Fairness and Climate Justice in the Face of Unimaginable Consequences
Over the last weeks, in the lead-up to COP28, the Toda Peace Institute in a Special Feature of its Global Outlook blog published a series of articles addressing the experiences of people in the Pacific region with the climate crisis and their expectations regarding this year’s COP in Dubai. Just before the start of the conference, we highlight the main concerns and issues which came to the fore in those articles.
The small island―or big ocean—states of the Pacific are severely affected by the climate crisis already today. For them, the effects of climate change, from slow-onset events like sea level rise to sudden-onset events like cyclones, pose existential threats. Therefore, Pacific Islanders first and foremost demand substantial mitigation measures now, and they demand substantial financial commitments to support them to adapt to the effects of climate change.
Much more has to be done on mitigation. The major greenhouse gas (GHG) emitters “need to commit to ambitious measures to reduce GHG emissions.” This necessitates the rapid phase out of fossil fuel production. Halting subsidies to the fossil-fuel industries, and stopping the opening of new and expanding of existing coal mines, oil and gas fields, are of particular urgency. The global fossil fuel phase out has to be accompanied by a just and equitable transition away from fossil fuels.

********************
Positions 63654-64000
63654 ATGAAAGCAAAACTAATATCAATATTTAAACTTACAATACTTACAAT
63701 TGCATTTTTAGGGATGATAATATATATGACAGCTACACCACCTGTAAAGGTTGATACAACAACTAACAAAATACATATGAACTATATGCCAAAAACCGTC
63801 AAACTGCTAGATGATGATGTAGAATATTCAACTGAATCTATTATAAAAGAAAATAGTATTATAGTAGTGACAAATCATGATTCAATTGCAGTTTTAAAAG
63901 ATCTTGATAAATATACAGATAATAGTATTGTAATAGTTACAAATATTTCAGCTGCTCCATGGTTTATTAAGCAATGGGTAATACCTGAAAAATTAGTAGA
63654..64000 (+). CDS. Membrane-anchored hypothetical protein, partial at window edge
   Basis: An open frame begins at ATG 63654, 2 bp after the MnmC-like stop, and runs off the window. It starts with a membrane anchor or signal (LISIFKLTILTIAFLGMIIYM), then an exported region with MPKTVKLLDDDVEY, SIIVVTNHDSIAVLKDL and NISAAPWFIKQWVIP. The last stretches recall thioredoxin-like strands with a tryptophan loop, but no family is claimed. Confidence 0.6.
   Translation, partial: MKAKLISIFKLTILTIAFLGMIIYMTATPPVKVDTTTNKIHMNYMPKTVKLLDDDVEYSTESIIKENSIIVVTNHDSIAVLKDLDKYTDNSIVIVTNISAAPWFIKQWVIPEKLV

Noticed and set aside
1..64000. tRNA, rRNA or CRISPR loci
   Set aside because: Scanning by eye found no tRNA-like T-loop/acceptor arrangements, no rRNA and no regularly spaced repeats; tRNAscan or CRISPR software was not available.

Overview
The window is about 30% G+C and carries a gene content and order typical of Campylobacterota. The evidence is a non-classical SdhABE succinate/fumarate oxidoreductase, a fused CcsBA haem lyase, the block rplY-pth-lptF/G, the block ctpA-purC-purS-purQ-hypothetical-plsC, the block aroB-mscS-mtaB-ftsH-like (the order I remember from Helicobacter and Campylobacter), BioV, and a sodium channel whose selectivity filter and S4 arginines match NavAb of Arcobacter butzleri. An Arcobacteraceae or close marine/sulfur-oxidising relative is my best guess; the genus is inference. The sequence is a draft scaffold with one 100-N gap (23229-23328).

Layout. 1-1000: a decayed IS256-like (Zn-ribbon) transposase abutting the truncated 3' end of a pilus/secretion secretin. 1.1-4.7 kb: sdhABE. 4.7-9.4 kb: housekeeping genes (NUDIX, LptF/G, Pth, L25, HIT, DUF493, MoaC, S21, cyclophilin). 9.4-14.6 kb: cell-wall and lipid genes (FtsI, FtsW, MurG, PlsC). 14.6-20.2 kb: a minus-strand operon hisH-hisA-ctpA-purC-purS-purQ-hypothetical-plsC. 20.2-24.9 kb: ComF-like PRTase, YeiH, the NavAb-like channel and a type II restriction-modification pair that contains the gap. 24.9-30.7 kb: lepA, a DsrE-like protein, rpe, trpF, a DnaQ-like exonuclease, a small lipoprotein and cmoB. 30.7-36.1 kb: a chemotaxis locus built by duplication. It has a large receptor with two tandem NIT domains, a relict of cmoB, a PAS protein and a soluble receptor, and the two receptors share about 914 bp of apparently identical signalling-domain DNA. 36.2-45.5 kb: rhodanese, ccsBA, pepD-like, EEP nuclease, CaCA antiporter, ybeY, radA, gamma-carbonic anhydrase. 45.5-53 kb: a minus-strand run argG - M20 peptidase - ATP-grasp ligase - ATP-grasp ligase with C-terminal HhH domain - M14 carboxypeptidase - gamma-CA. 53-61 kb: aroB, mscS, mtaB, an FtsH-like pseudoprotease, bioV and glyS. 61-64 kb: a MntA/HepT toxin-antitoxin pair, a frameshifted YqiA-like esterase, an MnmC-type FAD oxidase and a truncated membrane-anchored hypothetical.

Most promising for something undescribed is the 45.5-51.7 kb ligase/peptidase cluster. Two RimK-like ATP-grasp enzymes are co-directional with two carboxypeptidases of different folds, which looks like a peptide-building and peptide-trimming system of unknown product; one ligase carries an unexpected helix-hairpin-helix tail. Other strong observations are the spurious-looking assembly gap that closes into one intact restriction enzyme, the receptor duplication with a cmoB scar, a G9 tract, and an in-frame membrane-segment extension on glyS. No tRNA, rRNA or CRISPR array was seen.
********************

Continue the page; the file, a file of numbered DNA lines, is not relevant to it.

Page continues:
Furthermore, “the quality and quantity of climate finance” has to be improved considerably. In particular, the Loss and Damage fund that was agreed upon at COP27 last year has to be established and capitalised at this year’s COP. A robust Loss and Damage fund that ensures direct access for local communities most at risk is a core demand of Pacific islanders. In order to be effective and of actual use for communities, funding mechanisms will “need commitment from donors to step back from the urge to control the aid process, including through tight timeframes and complex bureaucratic processes.”
Moreover, non-economic loss and damage—the loss of one’s cultural identity, traditional knowledge, ancestral burial sites and sacred sites etc.—is of major concern for Pacific islanders. It particularly affects young people in the Pacific, especially when they have to relocate to foreign countries on the Pacific Rim. More generally, climate-induced or -forced relocation and displacement comes with substantial economic and non-economic loss and damage for people in the Pacific (and elsewhere). It can lead to direct violence and surely is a form of structural and cultural violence, with women particularly severely affected. Therefore everything has to be done to make it possible for people to stay in the places they call home before embarking on relocation as a ‘solution’ to the climate crisis.